Paper heavyweight International Paper (IP) continues to restructure its business, generating value for shareholders. The stock trades at the low end of our fair value range and boasts a relatively high dividend yield. Should investors be interested?
As with other highly cyclical industries, the paper products sector is prone to bouts of under-utilization and overcapacity. The sector's operating margins vary based on product mix, but most companies that specialize in paper and packaging achieve operating margins in the 7% to 10% range. For companies as small as
and Clearwater Paper
and as large as International Paper and
, a small change in operating margins can meaningfully affect operating income and free cash flow generation. Market demand in developed regions is primarily a product of GDP growth, as paper consumption per person continues to face pressure due to innovations in cloud storage and electronic communications (driving a secular decline in newsprint).
Though International Paper will certainly feel the impact of a decline in physical goods distribution, as well as a decline in print consumption during economic troughs, the company has a nice position as a leader in the consumer packaging business. It makes different types of packaging for food and beverages that cannot be displaced by digital distribution and consumption. Although the business is down year-to-date due to planned outages, additional capacity will help the company capture long-term growth, specifically in Asia and emerging markets.
and other competitors, however, may follow suit with capacity additions, absorbing outsize economic profits.
We prefer companies trading below the low end of our fair value range, as our margin-of-safety bands insulate us from risks related to the future volatility of a company's business fundamentals and cash flow. Though International Paper trades at the low end of our fair value range (and not below it), we prefer if the company pulls back even more from current levels (below $33 per share).
While International Paper's annual dividend yield of nearly 3% at current prices is attractive, we don't think its dividend growth potential is that great over the long haul. International Paper registers a 1.1 on our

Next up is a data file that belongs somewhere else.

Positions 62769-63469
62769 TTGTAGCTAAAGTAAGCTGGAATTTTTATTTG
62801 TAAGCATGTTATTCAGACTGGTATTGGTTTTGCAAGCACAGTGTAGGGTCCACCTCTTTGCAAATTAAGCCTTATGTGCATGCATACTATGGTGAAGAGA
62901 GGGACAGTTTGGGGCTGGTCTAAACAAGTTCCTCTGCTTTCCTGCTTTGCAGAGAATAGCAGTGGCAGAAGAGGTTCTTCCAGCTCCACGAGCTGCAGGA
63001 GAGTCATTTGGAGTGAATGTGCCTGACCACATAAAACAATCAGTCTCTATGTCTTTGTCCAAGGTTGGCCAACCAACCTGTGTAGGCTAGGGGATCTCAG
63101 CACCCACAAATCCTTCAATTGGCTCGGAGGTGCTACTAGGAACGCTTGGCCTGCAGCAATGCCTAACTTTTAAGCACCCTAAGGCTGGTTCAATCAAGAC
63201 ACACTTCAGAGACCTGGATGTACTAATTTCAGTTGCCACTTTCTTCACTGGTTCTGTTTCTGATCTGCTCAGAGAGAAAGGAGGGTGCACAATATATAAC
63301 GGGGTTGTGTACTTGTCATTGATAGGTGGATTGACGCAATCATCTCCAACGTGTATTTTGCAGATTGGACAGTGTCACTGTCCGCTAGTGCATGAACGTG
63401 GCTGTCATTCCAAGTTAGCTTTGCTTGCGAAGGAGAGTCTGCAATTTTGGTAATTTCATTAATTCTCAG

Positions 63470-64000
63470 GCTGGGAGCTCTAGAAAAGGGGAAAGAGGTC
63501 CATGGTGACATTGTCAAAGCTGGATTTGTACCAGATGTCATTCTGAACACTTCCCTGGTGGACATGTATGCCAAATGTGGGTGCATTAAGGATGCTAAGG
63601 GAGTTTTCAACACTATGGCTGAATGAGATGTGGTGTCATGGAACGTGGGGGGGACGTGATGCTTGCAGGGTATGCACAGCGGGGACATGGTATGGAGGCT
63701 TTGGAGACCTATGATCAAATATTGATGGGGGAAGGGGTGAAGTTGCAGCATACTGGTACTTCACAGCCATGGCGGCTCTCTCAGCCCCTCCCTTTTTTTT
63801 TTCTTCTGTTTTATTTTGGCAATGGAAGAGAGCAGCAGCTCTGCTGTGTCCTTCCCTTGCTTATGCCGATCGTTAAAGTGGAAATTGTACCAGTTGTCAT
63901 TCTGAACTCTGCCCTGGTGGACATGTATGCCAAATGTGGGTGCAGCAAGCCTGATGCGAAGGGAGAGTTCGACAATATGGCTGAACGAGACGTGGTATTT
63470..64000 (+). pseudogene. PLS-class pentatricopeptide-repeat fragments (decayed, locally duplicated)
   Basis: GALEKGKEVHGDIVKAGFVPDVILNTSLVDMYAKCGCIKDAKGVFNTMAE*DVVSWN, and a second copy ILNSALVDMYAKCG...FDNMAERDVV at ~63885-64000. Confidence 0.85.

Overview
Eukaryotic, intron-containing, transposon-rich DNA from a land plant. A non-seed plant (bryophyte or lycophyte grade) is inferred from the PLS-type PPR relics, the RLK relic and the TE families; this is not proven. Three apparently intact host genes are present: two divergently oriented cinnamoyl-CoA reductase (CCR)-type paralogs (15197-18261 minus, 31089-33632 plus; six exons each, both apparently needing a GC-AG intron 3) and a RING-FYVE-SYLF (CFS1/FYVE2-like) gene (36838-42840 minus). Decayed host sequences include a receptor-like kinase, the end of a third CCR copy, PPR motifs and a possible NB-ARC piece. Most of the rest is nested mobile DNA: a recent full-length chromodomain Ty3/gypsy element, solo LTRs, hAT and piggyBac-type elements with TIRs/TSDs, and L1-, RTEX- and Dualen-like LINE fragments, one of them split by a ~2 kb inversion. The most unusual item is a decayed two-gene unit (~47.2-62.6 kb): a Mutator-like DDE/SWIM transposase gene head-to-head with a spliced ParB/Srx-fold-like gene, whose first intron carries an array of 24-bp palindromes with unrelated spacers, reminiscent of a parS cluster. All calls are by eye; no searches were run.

measure, which suggests the company can cover its dividend payments with future cash flow based on its capital structure (any score above 1 indicates this). There is, however, little excess capacity for future dividend increases based on our current projections of International Paper's free cash flow generation and its existing capital structure. Though International Paper doesn't have any short-term liquidity issues, the company does have more than $10 billion in long-term debt vs. a cash position of just $1.2 billion. The result is heavy interest obligations that will make any material dividend increases hard to stomach. And while we stop short of saying the company's dividend is in meaningful jeopardy of being cut, we have little interest in adding the name to our
portfolio at this time based on the dividend's limited growth prospects.
Ultimately, the paper giant has a few very nice businesses, but it operates in a highly cyclical and extremely competitive business. For us to get excited about adding a position to our actively managed portfolios, it would take a larger pullback in the share price and better-than-expected future free cash flow generation that would reveal dividend payments are safe over the long haul.